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Unit information: Monastic Cultures in 2016/17

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Unit name Monastic Cultures
Unit code MUSIM0145
Credit points 20
Level of study M/7
Teaching block(s) Teaching Block 2 (weeks 13 - 24)
Unit director Professor. Hornby
Open unit status Not open
Pre-requisites

None

Co-requisites

None

School/department Department of Music
Faculty Faculty of Arts

Description

This unit will provide an overview of the contribution of archaeology and music to the cultures of western monasticism, focussing on the Middle Ages. On the archaeological side, it will focus particularly on the survey and excavation of sites, buildings and landscapes, and their associated material culture, On the musical side, the characteristics of C5 liturgy and liturgical books will form a background to discussion of the musical language used for chant, and the genres within which it is organised. The two disciplines will come together in understanding spaces, as not just empty places but also as soundscapes within these complex institutions. The module will be organised through the archaeological and musical characteristics associated with the desert fathers, the Benedictines, the new orders of Augustinians, Cistercians and Carthusians, and the mendicant orders of Dominicans and Franciscans. Female cloistered piety will also form a part of our investigations.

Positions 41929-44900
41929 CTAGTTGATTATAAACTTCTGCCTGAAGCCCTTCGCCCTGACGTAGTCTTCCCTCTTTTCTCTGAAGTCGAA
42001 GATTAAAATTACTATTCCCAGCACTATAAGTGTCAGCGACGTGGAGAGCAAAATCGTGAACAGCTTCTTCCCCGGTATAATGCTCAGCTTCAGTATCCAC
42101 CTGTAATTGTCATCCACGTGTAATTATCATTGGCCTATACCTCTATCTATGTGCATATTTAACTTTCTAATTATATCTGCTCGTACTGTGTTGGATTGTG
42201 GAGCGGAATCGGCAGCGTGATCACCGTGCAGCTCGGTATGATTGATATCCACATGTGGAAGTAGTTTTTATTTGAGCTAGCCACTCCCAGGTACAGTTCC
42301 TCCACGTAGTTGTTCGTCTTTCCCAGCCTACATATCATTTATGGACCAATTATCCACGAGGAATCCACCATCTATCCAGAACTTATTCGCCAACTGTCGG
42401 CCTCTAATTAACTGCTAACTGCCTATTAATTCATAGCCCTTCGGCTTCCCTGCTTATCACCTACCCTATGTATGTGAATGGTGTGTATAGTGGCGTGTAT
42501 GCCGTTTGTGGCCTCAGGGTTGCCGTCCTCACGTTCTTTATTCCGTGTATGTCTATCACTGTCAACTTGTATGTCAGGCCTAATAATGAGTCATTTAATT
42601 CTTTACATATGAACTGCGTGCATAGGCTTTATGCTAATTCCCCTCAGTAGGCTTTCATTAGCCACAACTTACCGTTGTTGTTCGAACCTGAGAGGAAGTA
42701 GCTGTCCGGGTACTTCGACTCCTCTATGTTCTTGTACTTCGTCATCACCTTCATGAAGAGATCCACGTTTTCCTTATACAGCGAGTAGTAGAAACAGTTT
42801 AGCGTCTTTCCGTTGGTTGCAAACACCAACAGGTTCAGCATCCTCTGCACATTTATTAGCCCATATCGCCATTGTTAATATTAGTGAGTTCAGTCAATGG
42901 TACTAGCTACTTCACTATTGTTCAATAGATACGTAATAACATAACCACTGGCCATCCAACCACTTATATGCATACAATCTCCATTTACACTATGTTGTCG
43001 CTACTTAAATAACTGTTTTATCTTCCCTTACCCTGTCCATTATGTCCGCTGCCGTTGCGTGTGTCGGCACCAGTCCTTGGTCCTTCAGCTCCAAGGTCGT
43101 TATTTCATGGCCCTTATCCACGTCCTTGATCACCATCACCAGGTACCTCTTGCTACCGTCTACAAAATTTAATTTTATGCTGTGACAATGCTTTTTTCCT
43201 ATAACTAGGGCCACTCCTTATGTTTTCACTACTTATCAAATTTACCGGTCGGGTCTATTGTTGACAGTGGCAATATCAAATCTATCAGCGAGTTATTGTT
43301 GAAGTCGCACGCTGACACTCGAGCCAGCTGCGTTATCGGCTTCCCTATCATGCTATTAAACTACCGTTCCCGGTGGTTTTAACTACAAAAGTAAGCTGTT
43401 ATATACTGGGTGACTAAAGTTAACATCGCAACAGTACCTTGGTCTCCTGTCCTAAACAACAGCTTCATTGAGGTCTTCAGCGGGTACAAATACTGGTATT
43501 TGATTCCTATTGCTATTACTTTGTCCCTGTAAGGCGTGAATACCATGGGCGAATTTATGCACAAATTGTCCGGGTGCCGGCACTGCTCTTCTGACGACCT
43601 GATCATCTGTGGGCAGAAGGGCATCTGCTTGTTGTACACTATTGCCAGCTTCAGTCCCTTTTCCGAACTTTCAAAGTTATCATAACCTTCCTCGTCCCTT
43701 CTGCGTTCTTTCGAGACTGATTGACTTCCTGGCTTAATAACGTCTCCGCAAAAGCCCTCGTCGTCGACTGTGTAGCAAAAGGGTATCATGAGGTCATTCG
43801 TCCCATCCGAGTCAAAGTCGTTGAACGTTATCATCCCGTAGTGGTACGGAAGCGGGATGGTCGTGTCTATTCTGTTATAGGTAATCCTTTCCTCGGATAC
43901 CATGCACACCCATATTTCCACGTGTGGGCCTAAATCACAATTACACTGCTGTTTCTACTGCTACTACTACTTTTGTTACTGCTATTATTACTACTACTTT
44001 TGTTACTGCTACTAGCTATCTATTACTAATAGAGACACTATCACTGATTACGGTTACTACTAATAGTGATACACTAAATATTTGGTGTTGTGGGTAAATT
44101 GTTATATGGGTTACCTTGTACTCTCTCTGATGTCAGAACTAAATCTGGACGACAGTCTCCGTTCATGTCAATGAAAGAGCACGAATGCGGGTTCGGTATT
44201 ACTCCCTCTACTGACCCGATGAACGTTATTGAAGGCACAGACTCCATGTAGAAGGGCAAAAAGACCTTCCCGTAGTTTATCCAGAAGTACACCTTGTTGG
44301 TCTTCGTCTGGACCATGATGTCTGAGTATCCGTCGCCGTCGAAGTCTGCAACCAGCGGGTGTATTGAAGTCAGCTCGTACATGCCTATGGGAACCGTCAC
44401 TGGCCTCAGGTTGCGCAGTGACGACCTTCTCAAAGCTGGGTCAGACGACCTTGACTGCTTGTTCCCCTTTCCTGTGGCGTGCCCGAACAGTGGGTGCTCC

This unit aims:

  • to give students an opportunity to expand the breadth of their historical knowledge of medieval music and archaeology, with particular reference to monasticism
  • to expand their knowledge of the associated musical repertoire and to be able to comment accurately and perceptively on matters of style and structure
  • to provide an understanding of the significance of excavations, landscape studies, building archaeology and material culture
  • to develop students' ability to assemble and assimilate information from a wide variety of sources
  • to engage in critical evaluation of texts and artefacts about both music and archaeology
  • to develop effective and detailed arguments, both aurally and in writing
  • to display competence in the practices, processes, techniques and methodologies that underpin EITHER musicological OR archaeological practice (and to demonstrate an appreciation for those practices, processes, techniques and methodologies in the 'foreign' discipline).

Intended learning outcomes

Successful completion of this unit will:

  • provide a comprehensive framework against which students can explore and gain deeper understanding of many different types of music or archaeology
  • enable students to describe with confidence the techniques and procedures employed by medieval monastic musicians
  • give students an understanding the archaeology of standing buildings - the phasing of fabric, the reading of style, and the reconstruction of ancient spaces.
  • give students a clear and detailed understanding of the historical contexts in which the monastic buildings and artefacts (including musical ones) came into being
  • enable students to assess how political, economic and social situations have influenced the material under discussion